Hunting, especially African hunting has always been an incredibly emotive and often misunderstood subject amongst people from the western world. The reality of the matter is that most people live in a fairly cosseted environment where their only contact with the wilderness areas of Africa is through the ‘not always entirely accurate’, television and other media. Walt Disney has a lot to answer for by way of anthropomorphism!
So let’s take a look at some of the realities of life in Africa. Despite what most media and Walt Disney will have you believe, hardly any African animal ever dies of old age. Everything eats everything else in the African bush and the ecosystem of Africa is extremely sensitive and requires careful, scientific management if the wild places and it’s inhabitants are to survive into the future for coming generations to enjoy
The hunting safaris that we offer to clients are high income for the country involved, and low impact for the environment (which is the opposite of photo safaris) and are all part of the game management programme run by the government of whichever country the hunt takes place in. All animals hunted, prior to the hunt have all been issued with the necessary (local, national and international) licences and permits that are required to be issued by the relevant Parks Board and CITES (Confederation of International Trade in Endangered Species). All clients are also accompanied at all times by a fully qualified and licenced Professional Hunter during their safari. These Professional Hunters are all regulated, examined and licenced by the relevant National or Provincial Parks Boards and/of Game Departments. These Professional Hunters are a group of highly qualified, knowledgeable and very professional men and women. All are also members of the relevant national Professional Hunting Association of that particular country (i.e. Professional Hunters Association of South Africa).
A hunting client will pay a large sum of money to cover his camp expenses, which pays for his full board accommodation and camp, hunting services and the many and all the varied Government levies imposed on the hunter and his companions. This camp, (which would not be there if it were not for the hunter) provides employment for many local and international staff. (Chefs, maids, cleaners etc) He will then pay a sum of money for each animal that he hunts. This sum is used to pay wages to the hunting staff (local and Professional) to pay for vehicles which are maintained locally by local labour) and a large percentage is paid to the relevant Parks Board or Game Department, who use it to fund further game research and conservation.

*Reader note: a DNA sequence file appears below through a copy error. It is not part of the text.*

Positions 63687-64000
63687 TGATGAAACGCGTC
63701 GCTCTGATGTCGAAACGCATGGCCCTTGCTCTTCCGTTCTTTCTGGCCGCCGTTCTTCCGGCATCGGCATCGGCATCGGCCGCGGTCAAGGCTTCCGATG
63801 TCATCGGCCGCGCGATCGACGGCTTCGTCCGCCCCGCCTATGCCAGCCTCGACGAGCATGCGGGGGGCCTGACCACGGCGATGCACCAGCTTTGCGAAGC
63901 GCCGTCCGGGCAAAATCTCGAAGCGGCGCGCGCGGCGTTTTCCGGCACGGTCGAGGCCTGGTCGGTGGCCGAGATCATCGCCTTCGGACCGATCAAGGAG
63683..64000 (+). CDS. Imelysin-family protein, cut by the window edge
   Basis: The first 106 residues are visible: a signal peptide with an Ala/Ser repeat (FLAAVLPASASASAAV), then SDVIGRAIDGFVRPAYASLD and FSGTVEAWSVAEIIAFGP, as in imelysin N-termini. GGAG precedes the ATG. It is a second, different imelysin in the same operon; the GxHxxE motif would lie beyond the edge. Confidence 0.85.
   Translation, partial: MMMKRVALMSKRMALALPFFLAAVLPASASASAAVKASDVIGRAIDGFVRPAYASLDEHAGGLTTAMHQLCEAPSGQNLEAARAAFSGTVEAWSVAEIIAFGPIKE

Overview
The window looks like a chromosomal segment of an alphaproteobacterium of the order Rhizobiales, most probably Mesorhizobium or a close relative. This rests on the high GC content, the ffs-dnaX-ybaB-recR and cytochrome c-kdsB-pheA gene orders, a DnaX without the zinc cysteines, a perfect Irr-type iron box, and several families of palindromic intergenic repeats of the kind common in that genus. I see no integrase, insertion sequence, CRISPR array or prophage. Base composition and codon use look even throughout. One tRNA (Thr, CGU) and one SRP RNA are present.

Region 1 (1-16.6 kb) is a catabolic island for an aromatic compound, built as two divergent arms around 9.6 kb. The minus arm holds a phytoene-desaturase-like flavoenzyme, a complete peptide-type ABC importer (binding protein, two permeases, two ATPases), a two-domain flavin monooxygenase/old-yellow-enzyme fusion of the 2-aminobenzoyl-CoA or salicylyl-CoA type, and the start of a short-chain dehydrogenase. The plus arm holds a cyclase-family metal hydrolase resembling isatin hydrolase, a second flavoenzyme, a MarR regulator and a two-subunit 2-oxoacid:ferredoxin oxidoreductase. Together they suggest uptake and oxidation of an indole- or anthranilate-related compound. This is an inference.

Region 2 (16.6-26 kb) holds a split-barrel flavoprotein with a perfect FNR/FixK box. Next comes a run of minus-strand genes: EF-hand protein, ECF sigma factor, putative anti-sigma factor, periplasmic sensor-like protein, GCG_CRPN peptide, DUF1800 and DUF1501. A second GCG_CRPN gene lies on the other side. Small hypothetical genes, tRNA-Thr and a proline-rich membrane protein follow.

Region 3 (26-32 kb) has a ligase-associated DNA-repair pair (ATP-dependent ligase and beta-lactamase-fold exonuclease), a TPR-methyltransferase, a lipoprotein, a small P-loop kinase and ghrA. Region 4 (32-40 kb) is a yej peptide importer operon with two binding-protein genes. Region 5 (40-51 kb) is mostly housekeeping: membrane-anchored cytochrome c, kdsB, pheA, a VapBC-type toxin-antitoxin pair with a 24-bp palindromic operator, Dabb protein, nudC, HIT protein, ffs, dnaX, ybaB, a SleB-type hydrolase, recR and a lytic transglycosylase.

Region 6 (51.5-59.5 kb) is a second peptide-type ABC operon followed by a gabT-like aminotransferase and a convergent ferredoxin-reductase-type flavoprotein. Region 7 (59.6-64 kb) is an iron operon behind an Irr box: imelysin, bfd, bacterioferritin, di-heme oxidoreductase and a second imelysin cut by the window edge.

The hunter also spends considerable additional amounts of hard currency and provides further employment ‘in country’ with local taxidermists, hotels, airlines and air charter companies etc.
All animals that are hunted are animals that would otherwise need to be culled to maintain the balance of the ecosystem. If one species is allowed to flourish too much it means the decline and possible demise of other species. This happens for example when one species consumes all of one type of tree or bush to a height where the smaller species are unable to reach to feed. When this occurs, the species that is causing it needs to be culled to maintain the balance of the eco-system. If the dominating species is not controlled in numbers, then not only will grazers and browsers suffer, but also the predators and scavengers and eventually, even the dominating species itself may eat itself out of its habitat resulting in mass die off by starvation. Examples of this might be the rise and fall of lion populations in the Masai Mara of Kenya where hunting is not allowed, or a more shockingly graphic example would be the crash of Elephant and other game populations that occurred in the Tsavo region of Kenya during the drought of 1971 when the Government refused to cull some of the respective populations to ensure sufficient food supplies for the remainder. As a result, many thousands of Elephants and a huge number of other game animals in the area died out. The story of this shameful example of political correctness and mismanagement is eloquently told in the book ‘The End of the Game’ by Peter Beard.